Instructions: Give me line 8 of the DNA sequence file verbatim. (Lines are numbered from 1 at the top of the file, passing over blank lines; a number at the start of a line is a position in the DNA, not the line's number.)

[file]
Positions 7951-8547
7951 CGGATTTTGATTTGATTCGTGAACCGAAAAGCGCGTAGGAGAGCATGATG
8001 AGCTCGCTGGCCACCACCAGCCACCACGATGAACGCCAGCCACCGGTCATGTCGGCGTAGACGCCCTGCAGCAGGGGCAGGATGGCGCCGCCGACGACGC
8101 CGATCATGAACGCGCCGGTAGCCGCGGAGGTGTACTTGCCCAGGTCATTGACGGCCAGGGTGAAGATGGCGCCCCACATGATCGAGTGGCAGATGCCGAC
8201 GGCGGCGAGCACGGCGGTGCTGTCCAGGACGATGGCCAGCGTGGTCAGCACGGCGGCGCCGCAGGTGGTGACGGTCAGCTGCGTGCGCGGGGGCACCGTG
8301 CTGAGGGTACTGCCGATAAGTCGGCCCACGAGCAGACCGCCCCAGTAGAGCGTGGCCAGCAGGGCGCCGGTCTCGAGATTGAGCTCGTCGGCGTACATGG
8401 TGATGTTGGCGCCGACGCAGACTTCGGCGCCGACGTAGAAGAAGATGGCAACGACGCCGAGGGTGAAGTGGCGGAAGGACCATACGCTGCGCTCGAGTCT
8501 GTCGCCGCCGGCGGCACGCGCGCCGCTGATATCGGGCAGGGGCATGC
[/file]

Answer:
8501 GTCGCCGCCGGCGGCACGCGCGCCGCTGATATCGGGCAGGGGCATGC